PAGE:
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In Paris in 1931, an orphan named Hugo Cabret who lives in the walls of a train station is wrapped up in a mystery involving his late father and an automaton.

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Writers:

(screenplay), (book)
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1,341 ( 215)
Won 5 Oscars. Another 57 wins & 185 nominations. See more awards »

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Cast

Cast overview, first billed only:
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Monsieur Labisse
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Policeman
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Young Tabard
Shaun Aylward ...
Street Kid
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Storyline

Hugo is an orphan boy living in the walls of a train station in 1930s Paris. He learned to fix clocks and other gadgets from his father and uncle which he puts to use keeping the train station clocks running. The only thing that he has left that connects him to his dead father is an automaton (mechanical man) that doesn't work without a special key. Hugo needs to find the key to unlock the secret he believes it contains. On his adventures, he meets George Melies, a shopkeeper, who works in the train station, and his adventure-seeking god-daughter. Hugo finds that they have a surprising connection to his father and the automaton, and he discovers it unlocks some memories the old man has buried inside regarding his past. Written by napierslogs

Plot Summary | Plot Synopsis

Taglines:

One of the most legendary directors of our time takes you on an extraordinary adventure. See more »


Motion Picture Rating (MPAA)

Rated PG for mild thematic material, some action/peril and smoking | See all certifications »

Parents Guide:

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Details

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Release Date:

23 November 2011 (USA)  »

Also Known As:

The Invention of Hugo Cabret  »

Box Office

Budget:

$150,000,000 (estimated)

Opening Weekend:

$11,364,505 (USA) (18 November 2011)

Gross:

$73,820,094 (USA) (6 April 2012)
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Company Credits

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Technical Specs

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Aspect Ratio:

1.85 : 1
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Did You Know?

Trivia

This film was one of a number of movies that were in competition at the 2012 Academy Awards that were related to France and French culture in some way. The films included The Artist (2011), Hugo (2011), War Horse (2011), Midnight in Paris (2011), The Adventures of Tintin (2011), Puss in Boots (2011) from the French fairy-tale by Charles Perrault, Rise of the Planet of the Apes (2011) based on the novel by Pierre Boulle and Une vie de chat (2010). Interestingly though, there was no French film nominated for the Best Foreign Film Academy Award (Oscar) in 2012. See more »

Goofs

The concealed compartment in the armoire catches Hugo's eye because the right hand side of the bottom of the board covering it projects out rather than being flush with the rest of the front (0:59:19 to 0:59:20). In a close-up while Isabelle investigates it (0:59:51 to 0:59:52), it is the left hand side of the bottom of the board projecting out. She presses on it (0:59:53) and it slides into a flush fit, but, after a brief cut to Hugo, the left side is shown projecting out again. See more »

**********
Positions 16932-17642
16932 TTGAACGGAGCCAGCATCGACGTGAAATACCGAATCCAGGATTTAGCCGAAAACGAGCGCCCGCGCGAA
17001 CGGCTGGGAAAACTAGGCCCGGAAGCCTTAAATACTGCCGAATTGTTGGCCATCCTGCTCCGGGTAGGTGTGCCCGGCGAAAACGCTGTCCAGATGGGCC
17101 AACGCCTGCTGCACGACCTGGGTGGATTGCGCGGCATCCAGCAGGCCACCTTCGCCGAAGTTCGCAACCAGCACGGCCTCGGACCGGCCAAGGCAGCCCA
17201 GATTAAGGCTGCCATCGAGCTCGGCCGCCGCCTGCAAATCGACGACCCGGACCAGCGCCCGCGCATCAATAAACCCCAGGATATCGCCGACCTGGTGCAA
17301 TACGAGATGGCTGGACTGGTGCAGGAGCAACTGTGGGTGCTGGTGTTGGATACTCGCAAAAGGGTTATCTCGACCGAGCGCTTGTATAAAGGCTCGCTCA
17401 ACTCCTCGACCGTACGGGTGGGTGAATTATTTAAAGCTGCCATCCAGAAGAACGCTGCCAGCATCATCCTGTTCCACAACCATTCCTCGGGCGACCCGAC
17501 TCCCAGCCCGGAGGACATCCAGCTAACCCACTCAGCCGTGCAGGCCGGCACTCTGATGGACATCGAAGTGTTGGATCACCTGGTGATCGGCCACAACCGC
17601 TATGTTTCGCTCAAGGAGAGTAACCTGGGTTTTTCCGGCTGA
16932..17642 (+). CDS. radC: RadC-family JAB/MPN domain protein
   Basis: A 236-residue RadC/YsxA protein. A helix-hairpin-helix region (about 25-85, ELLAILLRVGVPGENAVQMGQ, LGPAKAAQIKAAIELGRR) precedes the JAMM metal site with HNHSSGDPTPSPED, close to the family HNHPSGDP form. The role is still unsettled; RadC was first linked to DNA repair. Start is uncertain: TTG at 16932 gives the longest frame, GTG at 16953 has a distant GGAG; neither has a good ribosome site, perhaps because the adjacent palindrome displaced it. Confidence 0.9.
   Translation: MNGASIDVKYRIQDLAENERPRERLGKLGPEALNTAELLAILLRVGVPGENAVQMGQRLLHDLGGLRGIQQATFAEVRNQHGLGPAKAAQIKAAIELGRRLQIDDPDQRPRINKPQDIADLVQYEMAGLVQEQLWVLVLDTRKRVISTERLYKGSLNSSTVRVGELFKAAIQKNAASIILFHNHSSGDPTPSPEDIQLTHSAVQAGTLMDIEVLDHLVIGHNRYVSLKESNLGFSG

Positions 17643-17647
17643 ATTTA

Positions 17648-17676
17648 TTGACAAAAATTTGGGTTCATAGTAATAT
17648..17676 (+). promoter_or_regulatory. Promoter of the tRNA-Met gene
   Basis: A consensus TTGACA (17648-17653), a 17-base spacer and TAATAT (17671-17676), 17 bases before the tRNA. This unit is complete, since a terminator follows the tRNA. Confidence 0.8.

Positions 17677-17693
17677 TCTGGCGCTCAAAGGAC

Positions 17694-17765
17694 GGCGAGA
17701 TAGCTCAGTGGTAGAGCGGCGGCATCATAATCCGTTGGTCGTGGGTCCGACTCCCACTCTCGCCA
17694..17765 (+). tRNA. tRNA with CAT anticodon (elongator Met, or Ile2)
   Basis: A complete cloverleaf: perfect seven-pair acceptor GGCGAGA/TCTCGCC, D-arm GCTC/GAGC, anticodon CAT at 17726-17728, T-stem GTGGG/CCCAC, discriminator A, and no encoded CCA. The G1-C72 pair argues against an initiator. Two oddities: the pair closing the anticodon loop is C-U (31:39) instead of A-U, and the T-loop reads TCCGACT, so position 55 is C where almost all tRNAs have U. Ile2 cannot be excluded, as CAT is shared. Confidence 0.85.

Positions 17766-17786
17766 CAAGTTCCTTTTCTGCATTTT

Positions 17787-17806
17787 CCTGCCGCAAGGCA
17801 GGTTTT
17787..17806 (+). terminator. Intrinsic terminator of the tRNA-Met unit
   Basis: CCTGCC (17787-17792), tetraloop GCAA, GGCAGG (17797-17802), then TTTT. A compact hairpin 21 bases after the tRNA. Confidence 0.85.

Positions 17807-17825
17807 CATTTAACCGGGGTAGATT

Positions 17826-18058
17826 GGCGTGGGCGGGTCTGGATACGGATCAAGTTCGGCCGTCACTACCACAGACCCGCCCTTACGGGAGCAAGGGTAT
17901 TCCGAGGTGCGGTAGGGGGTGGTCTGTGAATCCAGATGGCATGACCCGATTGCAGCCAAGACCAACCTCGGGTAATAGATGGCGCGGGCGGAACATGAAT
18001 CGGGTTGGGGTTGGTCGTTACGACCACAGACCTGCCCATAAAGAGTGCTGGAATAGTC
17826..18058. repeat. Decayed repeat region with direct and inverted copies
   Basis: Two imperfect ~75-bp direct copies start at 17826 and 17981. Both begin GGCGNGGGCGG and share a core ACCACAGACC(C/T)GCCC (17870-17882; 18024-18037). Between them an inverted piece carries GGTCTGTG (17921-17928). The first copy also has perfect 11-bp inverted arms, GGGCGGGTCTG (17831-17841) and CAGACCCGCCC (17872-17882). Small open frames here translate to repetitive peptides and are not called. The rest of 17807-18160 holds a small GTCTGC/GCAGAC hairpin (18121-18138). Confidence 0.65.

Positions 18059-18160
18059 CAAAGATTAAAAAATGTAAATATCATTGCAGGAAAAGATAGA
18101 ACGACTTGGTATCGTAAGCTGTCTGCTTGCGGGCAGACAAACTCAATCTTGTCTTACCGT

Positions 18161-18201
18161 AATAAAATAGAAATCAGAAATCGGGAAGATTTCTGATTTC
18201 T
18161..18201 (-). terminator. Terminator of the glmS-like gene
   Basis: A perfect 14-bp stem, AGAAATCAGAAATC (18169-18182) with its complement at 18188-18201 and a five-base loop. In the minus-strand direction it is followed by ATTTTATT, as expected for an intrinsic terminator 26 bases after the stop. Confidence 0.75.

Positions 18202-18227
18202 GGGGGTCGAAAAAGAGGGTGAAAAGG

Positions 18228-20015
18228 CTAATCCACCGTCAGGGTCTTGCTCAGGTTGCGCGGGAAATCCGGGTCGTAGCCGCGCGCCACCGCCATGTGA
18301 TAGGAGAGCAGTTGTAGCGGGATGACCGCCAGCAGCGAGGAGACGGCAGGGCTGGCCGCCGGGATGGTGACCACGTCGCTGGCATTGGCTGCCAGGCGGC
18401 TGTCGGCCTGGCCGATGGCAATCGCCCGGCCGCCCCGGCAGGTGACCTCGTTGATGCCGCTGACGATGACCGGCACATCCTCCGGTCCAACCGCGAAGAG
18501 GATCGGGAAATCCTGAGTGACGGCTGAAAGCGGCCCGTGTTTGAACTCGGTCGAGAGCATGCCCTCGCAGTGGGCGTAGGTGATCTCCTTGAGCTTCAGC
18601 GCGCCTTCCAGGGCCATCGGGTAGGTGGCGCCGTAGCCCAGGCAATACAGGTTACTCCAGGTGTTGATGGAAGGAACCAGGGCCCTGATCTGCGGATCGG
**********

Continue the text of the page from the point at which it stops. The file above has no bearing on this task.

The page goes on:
Quotes

Isabelle: We could get into trouble.
Hugo Cabret: That's how you know it's an adventure.
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Crazy Credits

There is only one opening credit, the film's title, which does not appear until nearly 15 minutes into the film. See more »

Connections

Referenced in Art Mystery (2016) See more »

Soundtracks

Ça Gaze
Composed by V. Marceau
Produced by Jean-Michel Bernard
Performed by Les Primitifs du Futur: Dominique Cravic, Hervé Legeay, Romane, Jean-Philippe Viret, Mathilde Febrer and Daniel Colin
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Frequently Asked Questions

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User Reviews

 
Scorsese's first movie for kids is a Masterpiece
9 November 2011 | by (Hollywood) – See all my reviews

I attended the DGA screening over the weekend, followed by a Q&A moderated by James Cameron. Cameron's first words (after correctly referring to Scorsese as "maestro"), were "I thought we'd just geek out over 3D for a half hour, but having seen the movie... it's a masterpiece." I brought my ten year old daughter, who sat -- if anything -- even more transfixed than I did. Every single image is arresting, the use of 3D is perfection itself, the story is engaging and thrilling and heartbreaking and uplifting and I never wanted it to end. If only it'd be three hours! All the performances are excellent, including the kids. Great British actors appear in roles with only a line or two, but it helps lift the movie into the realm of Instant Classic, and Sacha Baron Cohen brings nuance and heart to his humorous role as the Station Inspector. On the way to the car my daughter asked if we could get the blu-ray when it's available, and I had the same feeling as well.


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